En point and engaging, this offering is full of useful scenario based solutions that (amazingly) when gently put in practise, actually made a difference. Absolute godsend and highly recommended. Keep a copy on your bedside table for a quick go-to when things get a bit ugly.

Title: The Princess Bitchface Syndrome
Authors: Michael Carr-Gregg and Elly Robinson
Publisher: Penguin Random House Australia, $22.99
Publication Date: January 2017
Format: Paperback
ISBN: 978143784265
For: Parents of she-teen monsters
Type: Self Help Non Fiction

Buy the Book: BoomerangBooks

How To Hug A Hedgehog: 12 Keys For Connecting With Teens

As the back cover blurb suggests, this book really does help you to discover how to have meaningful relationships with teenagers, despite the prickles they continuously thrust into your face. It’s a good one to pick up before your child hits teenage-hood as the authors (both male) guide you through easy to assimilate steps that cover communication, adversity and building self-esteem. 

I especially loved the chapter about hearing them cry – understanding what is making their heart ache. This is helpful no matter what gender type your child identifies as and is especially easy to take on board because of the conversational tone these two (American) dads employ to relay their messages.

Title: How To Hug A Hedgehog: 12 Keys For Connecting With Teens
Authors: Brad Wilcox and Jerrick Robbins
Publisher: Familius, $14.95
Publication Date: October 2014
Format: Paperback
ISBN: 9781939629197
Type: Non Fiction

Buy the Book: Boomerang Books, Familius

Being 14: Helping Fierce Teens Become Awesome Women

Penned by respected award-winning journalist and author, Madonna King, this book is great for both mums and dads although there is a version, Fathers and Daughters, dedicated to a father’s unique relationship with his developing tween daughter. 

While it is not solution heavy, it is anecdote rich with timely and contemporary references derived from real life situations. Conversations and viewpoints from dozens of teen girls, most from that telling Year 9 age group provide marvellous insight into many situations parents may not even be aware of because they are taking place behind closed doors, between screen mates or in the school yard. 

King draws on many avenues of professional opinion and recommendation much of which comes from those on the (mostly Australian) front line: teachers, principals, school counsellors and so on. Again, acquaint yourself with it before your daughter’s tween years are over.

Title: Being 14: Helping Fierce Teens Become Awesome Women
Author: Madonna King
Publisher: Hachette Australia, $32.99
Publication Date: March 2017
Format: Paperback
ISBN: 9780733637094
For: Parents of Teen Girls, Mothers
Type: Non Fiction

Buy the Book: Boomerang Books, Hachette

Skip The Drama

As the subtitle professes, this Australian authored book provides practical, get-ahead strategies to survive your daughter’s teenage years. The key here again is to ‘get ahead’.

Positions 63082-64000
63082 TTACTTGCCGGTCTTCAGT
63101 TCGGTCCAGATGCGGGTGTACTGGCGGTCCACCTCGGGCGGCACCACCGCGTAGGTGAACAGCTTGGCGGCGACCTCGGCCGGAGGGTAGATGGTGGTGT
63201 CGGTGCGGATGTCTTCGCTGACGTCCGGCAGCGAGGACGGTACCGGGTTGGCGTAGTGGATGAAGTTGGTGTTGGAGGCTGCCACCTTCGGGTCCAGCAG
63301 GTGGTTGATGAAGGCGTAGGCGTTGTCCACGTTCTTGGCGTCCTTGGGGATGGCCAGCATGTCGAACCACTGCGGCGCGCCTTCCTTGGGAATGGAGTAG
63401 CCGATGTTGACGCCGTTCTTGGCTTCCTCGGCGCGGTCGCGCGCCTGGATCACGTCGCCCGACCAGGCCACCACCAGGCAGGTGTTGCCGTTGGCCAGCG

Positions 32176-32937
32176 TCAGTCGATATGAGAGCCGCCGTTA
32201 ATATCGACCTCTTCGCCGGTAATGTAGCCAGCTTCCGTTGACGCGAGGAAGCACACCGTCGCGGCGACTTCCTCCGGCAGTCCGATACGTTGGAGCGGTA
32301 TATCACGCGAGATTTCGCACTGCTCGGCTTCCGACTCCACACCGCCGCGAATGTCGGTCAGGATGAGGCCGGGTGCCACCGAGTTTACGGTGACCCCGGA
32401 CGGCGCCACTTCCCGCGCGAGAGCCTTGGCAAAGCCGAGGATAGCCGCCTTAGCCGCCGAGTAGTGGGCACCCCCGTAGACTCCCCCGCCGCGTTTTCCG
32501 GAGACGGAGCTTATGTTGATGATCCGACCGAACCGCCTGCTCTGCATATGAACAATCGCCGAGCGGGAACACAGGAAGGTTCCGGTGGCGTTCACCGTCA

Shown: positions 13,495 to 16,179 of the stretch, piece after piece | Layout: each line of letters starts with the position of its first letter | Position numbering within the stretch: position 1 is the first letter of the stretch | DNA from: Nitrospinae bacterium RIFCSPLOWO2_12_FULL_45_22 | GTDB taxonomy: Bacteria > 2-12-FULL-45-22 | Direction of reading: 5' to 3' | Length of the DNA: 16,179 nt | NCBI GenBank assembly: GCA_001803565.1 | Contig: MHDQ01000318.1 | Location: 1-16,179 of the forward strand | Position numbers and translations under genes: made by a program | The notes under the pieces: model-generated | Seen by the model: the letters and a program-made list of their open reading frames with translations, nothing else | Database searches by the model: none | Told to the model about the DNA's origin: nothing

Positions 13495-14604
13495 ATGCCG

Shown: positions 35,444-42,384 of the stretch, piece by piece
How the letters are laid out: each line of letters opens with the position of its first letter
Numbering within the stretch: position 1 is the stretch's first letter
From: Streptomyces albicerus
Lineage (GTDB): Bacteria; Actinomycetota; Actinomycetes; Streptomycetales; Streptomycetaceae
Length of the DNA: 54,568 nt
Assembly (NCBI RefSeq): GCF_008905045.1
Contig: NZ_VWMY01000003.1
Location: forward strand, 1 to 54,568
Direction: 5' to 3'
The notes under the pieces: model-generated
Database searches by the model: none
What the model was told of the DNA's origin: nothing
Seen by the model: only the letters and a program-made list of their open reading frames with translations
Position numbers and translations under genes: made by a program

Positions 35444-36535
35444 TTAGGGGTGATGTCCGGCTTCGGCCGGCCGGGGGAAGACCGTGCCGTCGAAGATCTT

Pick this one up and absorb the various chapters devoted to: diet, drama queening, social media abuse and use, mental well-being and body confidence to name but a few before the signs of these behaviours begin to show. 

Each chapter explains the causes of behavioural patterns, why, and how to best manage them, because you can’t really dam hormones or hasten brain development. It’s all about recognition, acknowledgment and then following best practice to manage your way through. 

Clinical psychologist, Dr Sarah Hughes supports her advice with real life examples that makes this slimline but word dense title easier to navigate and digest.

Title: Skip The Drama
Author: Dr Sarah Hughes
Publisher: Exisle Publishing, $34.99
Publication Date: August 2018
Format: Paperback
ISBN: 9781925335859
Type: Self Help Non Fiction

Buy the Book: Exisle Publishing, Boomerang Books

Mind Kind: Your Child’s Mental Health

I’ve only just begun this one but include it in this repertoire because raising a teen is not just about employing techniques for survival. It’s more of a parenting philosophy according to psychotherapist, Dr Joanna North, whose book is aimed at helping your child grow a strong and resilient mind, even when going through difficult times, like teenage-hood.

Chapters refer to behaviour management; helping children in difficult times; dealing with mental health conditions such as anxiety and depression; eating disorders; family break-ups, divorce and step-parenting. 

Dr North also addresses common parental misunderstandings (and errors) and provides the tools to create an environment that promotes positive mental health. She uses her own observations to discuss positive and negative outcomes and plans to address these problem areas. 

A well-laid out, easy to read manual for cultivating positive mental wellbeing and learning the skill of being kind to your child’s (developing) mind.

Title: Mind Kind: Your Child’s Mental Health
Author: Dr Joanna North
Publisher: Exisle Publishing, $34.99
Publication Date: July 2019
Format: Paperback
ISBN: 9781925335941
For: Parents and Carers of Children
Type: Self Help Mental Health Non Fiction

Buy the Book: Exisle Publishing, Boomerang Books

Untangled is a bonus title to consider. I have not yet read it in its entirety but it contains one of best parenting of teens metaphors I have ever come across - The Swimming Pool metaphor. 

I literally wept swimming pools when I first heard it read aloud. Nothing could be more accurate than this analogy when it comes to simultaneously letting go and being there for your teenager. Do look it up.